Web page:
If you have planned a trip to Europe, you probably have been warned of pickpockets and scammers. These warnings are appropriate. One morning as we were walking to the Musee d’Orsay, some space opened up between Aubyron and me and Bob and Joe. As Aubyron and I looked ahead we saw a woman try the ring scam on the guys. I was so jealous. I wanted to have a scam attempted on me. I felt like my Parisian experience would be incomplete without one.
I was explaining this to Aubyron when it happened. The same woman walked toward us, bent down and scooped up a gold ring which she found right in front of us. I was so excited! I did what you’re supposed to do and walked past saying a simple, “No,” without making eye contact, which is the Parisian way. My heart was racing as I checked another experience off my list.
In case you don’t know, the premise of the ring scam is that the scammer finds the ring near the scammie. She asks you if it is yours and you say it is not. The kind-hearted scammer tells you that it’s not hers either. She shows you a mark that indicates it’s gold and since it must be worth something, offers for you to take the ring and sell it. Of course, she suggests that you give her a wad of your hard-earned cash as a way of splitting this amazing find.
I found it hard to believe that anyone would actually fall for this. Doesn’t everybody read Rick Steves’ Tourist Scams and Rip-Offs in Europe? Aren’t we all suspicious of everyone nowadays?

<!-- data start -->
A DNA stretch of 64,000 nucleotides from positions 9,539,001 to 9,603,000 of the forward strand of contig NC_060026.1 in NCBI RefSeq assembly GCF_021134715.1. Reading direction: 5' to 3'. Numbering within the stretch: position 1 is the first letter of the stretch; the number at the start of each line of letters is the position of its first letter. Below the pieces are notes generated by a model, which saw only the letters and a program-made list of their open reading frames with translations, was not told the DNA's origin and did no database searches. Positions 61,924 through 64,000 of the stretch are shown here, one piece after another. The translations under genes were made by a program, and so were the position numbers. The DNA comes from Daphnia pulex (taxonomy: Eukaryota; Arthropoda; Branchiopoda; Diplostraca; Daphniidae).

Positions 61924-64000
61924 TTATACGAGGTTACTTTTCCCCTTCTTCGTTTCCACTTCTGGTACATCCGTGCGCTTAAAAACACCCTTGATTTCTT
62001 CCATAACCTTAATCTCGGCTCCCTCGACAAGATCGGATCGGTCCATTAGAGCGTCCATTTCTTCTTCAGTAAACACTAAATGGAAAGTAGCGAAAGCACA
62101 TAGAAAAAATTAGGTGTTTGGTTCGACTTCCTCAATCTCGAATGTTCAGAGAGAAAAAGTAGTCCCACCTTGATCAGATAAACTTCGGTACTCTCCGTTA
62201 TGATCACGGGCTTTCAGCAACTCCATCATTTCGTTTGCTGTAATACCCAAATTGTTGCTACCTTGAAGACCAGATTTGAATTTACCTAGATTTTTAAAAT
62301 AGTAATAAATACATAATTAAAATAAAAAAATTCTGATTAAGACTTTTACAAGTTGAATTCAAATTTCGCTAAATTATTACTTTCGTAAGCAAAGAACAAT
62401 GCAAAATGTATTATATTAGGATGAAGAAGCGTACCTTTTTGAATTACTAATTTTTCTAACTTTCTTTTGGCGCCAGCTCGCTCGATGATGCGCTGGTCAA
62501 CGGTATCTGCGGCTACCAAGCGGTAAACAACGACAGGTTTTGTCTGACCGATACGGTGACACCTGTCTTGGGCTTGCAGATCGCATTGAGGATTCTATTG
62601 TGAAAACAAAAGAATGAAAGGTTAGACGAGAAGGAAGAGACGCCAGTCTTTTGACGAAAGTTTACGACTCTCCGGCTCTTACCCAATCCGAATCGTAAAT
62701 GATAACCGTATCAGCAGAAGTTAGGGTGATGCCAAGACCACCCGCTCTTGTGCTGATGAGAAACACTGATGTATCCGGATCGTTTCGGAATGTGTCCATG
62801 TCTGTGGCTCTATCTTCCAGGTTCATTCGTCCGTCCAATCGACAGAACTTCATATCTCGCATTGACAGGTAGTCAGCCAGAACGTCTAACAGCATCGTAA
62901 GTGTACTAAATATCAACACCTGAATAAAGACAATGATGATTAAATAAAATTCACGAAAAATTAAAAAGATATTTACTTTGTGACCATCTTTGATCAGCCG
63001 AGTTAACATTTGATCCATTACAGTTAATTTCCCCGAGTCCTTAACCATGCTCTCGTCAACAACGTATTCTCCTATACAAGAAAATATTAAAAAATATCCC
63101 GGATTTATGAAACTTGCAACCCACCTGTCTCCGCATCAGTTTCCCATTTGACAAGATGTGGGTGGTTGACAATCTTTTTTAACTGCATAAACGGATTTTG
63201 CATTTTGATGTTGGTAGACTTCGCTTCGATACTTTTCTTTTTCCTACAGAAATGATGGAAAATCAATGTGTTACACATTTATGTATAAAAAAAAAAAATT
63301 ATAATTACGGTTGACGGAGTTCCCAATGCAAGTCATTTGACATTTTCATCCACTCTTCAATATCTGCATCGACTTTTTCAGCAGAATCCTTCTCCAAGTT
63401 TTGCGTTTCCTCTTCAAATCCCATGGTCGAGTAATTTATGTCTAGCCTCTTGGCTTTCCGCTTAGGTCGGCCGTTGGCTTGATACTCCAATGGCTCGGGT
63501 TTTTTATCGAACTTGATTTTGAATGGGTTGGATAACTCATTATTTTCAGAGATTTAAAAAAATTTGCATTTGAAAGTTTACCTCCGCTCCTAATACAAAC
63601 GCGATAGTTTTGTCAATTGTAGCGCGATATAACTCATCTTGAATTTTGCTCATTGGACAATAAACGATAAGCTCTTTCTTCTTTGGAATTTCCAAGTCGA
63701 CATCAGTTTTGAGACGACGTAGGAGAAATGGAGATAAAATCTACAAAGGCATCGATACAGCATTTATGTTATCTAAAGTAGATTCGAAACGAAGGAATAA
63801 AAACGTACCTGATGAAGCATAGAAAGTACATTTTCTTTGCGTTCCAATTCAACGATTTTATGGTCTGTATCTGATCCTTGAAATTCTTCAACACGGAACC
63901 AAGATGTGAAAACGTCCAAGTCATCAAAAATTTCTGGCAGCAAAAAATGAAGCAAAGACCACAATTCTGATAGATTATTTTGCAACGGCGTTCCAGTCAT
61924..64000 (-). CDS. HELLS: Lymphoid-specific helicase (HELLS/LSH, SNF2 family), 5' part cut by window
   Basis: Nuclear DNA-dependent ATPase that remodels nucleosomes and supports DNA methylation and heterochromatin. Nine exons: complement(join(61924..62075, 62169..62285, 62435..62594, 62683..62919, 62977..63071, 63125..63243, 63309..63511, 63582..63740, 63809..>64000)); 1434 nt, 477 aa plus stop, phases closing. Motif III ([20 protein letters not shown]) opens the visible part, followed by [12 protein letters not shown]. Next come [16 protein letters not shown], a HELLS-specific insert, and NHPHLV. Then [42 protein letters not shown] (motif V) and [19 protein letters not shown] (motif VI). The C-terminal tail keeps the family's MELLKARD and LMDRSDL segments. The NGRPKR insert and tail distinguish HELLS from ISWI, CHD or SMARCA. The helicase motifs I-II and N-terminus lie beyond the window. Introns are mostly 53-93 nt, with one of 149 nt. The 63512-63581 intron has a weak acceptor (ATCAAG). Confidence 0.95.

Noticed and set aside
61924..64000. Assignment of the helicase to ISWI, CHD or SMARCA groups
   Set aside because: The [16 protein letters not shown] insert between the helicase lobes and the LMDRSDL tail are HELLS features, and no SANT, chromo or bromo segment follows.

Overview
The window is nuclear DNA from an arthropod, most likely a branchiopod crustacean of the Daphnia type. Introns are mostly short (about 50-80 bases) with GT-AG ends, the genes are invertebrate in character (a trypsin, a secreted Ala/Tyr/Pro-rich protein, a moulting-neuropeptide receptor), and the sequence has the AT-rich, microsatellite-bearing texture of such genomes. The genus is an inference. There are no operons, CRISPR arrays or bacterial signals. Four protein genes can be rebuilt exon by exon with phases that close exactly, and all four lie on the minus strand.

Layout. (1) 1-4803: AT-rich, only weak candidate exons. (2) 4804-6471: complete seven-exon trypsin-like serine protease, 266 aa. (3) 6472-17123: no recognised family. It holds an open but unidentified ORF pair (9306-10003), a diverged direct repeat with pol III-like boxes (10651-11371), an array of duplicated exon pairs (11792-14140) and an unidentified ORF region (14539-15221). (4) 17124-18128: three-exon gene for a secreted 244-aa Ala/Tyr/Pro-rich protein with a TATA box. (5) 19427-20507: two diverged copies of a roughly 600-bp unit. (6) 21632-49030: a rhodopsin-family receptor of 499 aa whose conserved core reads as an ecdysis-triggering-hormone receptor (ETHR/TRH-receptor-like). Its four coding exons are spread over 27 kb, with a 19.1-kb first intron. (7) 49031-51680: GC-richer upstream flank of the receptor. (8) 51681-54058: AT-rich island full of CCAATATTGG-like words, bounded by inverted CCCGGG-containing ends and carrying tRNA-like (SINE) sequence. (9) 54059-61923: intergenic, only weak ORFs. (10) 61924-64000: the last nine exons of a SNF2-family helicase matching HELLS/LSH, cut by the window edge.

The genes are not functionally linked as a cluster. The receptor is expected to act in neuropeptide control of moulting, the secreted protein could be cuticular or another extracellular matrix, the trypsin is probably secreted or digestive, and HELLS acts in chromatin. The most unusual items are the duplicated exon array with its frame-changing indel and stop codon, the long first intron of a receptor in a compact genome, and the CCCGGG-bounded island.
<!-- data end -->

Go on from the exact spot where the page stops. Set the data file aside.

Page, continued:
Hours later as we crossed a bridge and headed back home we came across this same woman. (Evidently scammers have long shifts.) I saw her pull a middle-age couple into her scheme. The wife was obviously being duped while the husband stood back trying to assess the situation. We went a little past them, and I looked over my shoulder and saw she still had them in her clutches. I made a wide U-ie and circled back gaining the husband’s attention. “Be careful. It’s a scam,” I mouthed to him and turned back to catch up with my family.
He moved in, took his wife by the arm and walked away. I experienced the same exhilaration I had that morning, which came in handy because now this woman was following us. I wasn’t afraid. She was a tiny woman and I felt like I could take her, but it still kind of gave me the willies. I wanted no part of a brouhaha while crossing the Seine.
I didn’t understand everything she said, or should I say every name she called me, but there were definite slurs mixed with words that are universally insulting. She made it clear that she was mad that I had kept her from earning money. How’s that for irony? She called me a pig and sushi, which must be more insulting in French than in English. And that unspoken French rule of no eye contact – that was out the window.
But, c’est la vie. I love Paris! The city makes you feel so alive.